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OP12 The impact of participant-led ‘assets’ during adolescence of early adult health and well-being in the UK: longitudinal analysis and well-being trajectories using the ‘next steps’ dataset
  1. JA McGowan1,
  2. A Hagell2,
  3. E Rigby2,
  4. R Shah2,
  5. M Heyes1,
  6. D Hargreaves3,
  7. R Viner1
  1. 1Institute of Child Health, University College London, London, UK
  2. 2Association for Young People’s Health, London, UK
  3. 3Imperial College London, London, UK


Background While employment and education rates have been extensively studied, little is known about how general well-being through early-late adolescence impacts well-being into adulthood. Utilising participant-led research, we mapped the presence and trajectories of ‘assets’ identified by young people (YP) as important during their adolescence to ‘success’ in early adulthood.

Methods YP identified four ‘assets’: ‘appropriate skills’, ‘social capital’, ‘financial support’ and ‘emotional support’, which were mapped across early(T1: age 13–15), mid(T2: 16–17), and late(T3: 18–20) adolescence. Four adult (age 25–26) outcomes were also identified: ‘suitable/rewarding work’, ‘satisfactory housing’, ‘good relationships’, and ‘healthy habits’. The presence of these were identified using binary measures, developed from the ‘Next Steps’ dataset - a yearly longitudinal study following English individuals born in 1989/1990(N=15,770). Trajectories were categorised as an asset being ‘stable high’, ‘stable low’, ‘late rising’ (T3), ‘early rising’ (T2), ‘late falling’, ‘early falling’, and ‘unstable’.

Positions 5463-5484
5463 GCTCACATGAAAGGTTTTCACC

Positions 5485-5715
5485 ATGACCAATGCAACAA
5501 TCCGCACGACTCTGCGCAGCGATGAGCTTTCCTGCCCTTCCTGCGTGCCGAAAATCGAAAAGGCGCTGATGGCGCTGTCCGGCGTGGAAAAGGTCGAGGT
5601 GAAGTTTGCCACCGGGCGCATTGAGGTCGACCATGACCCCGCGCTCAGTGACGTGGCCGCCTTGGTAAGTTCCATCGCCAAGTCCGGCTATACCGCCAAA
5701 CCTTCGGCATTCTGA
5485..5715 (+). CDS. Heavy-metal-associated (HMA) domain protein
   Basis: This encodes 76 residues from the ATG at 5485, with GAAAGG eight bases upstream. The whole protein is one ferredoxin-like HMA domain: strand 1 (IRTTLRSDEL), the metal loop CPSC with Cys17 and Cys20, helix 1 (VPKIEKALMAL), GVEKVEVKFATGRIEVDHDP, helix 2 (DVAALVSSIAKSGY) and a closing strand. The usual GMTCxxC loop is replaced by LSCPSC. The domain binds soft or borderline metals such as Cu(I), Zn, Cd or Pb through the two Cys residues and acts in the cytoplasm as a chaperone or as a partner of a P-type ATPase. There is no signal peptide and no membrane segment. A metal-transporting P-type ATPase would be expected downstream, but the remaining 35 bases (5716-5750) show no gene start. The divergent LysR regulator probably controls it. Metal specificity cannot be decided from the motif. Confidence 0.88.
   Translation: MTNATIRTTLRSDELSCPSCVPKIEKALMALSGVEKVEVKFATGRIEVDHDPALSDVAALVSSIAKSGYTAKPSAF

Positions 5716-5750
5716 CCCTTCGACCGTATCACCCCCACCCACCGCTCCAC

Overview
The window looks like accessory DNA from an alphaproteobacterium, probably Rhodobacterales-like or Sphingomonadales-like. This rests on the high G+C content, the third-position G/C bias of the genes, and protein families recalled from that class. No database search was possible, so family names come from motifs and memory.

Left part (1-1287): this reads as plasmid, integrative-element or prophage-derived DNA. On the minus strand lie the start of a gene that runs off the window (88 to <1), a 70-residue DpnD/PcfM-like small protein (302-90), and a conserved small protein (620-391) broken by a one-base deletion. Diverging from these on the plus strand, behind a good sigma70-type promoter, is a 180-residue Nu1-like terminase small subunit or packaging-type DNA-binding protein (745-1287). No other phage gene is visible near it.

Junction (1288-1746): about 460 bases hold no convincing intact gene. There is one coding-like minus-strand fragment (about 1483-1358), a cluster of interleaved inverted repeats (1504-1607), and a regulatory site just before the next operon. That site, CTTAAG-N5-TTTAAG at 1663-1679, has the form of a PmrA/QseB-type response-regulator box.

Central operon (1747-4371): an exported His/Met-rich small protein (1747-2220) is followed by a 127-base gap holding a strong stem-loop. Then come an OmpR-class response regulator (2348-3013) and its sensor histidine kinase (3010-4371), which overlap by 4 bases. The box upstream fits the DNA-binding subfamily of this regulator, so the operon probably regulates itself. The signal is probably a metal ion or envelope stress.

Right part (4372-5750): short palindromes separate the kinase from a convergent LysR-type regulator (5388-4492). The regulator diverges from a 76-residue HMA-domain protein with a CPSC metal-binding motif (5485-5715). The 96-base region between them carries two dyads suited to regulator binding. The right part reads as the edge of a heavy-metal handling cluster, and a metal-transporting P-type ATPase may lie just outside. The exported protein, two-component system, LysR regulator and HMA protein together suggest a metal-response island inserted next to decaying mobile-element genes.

Results A complete case analysis was performed. Data was weighted using the standard LSYPE weightings. Assets were reported by 90% (emotional support) – 20% (confidence and connections) of young people, and generally decreased in prevalence over adolescence (ps<0.001). At age 25, Just over half of YP reported ‘satisfactory housing’ (53.8%, SE=0.8) or ‘suitable/rewarding work’ (59.9%, SE=0.7). The majority reported ‘good relationships’ (87.7%, SE=0.5) and ‘healthy habits’ (74.3%, SE=0.6).

Using regression analyses adjusted for sex and ethnicity, we identified that attaining ‘suitable/rewarding work’ at age 25/26 was associated with the presence of ‘skills’ (T1:Coef=1.36, 95% CI=1.18–1.58; T2:Coef=1.30, 95% CI=1.13–1.49); T3:Coef=1.29, 95%CI=1.10–1.51, ps<0.001) and ‘financial support’ (T1:Coef=1.21, 95% CI=1.04–1.41, T2:Coef=1.27, 95%CI=1.05–1.52; T3:Coef=1.21, 95% CI=1.05–1.39; ps=0.01) at all adolescent age-bands, and ‘confidence and connections’ at ages 16–20. ‘Satisfactory housing’ was associated with skills, confidence & connections, and financial support at all time-points. ‘Good relationships’ was associated with all assets, except financial support at T3. ‘Healthy habits’ was not consistently related to any asset. Regardless of outcome, the benefits of the asset trajectories remained the same: compared to ‘stable low’ trajectories, ‘stable high’ trajectories showed the largest benefit across all assets. For ‘skills’, any trajectory other than ‘stable low’ had a statistically significant positive adult outcome (ps<0.002). For ‘confidence and connections’ and ‘financial support’, ‘early rising’, ‘stable high’, and ‘late falling’ were consistently related with a positive outcome (ps<0.01 and <0.03).

Conclusion The assets available to adolescents impact their young adult outcomes across distinct pathways, but not all assets are commonly available to YP. The stability of these assets across adolescence is of particular importance to adult outcomes, as is their presence in early-mid adolescence.

  • trajectories
  • adolescence
  • well-being

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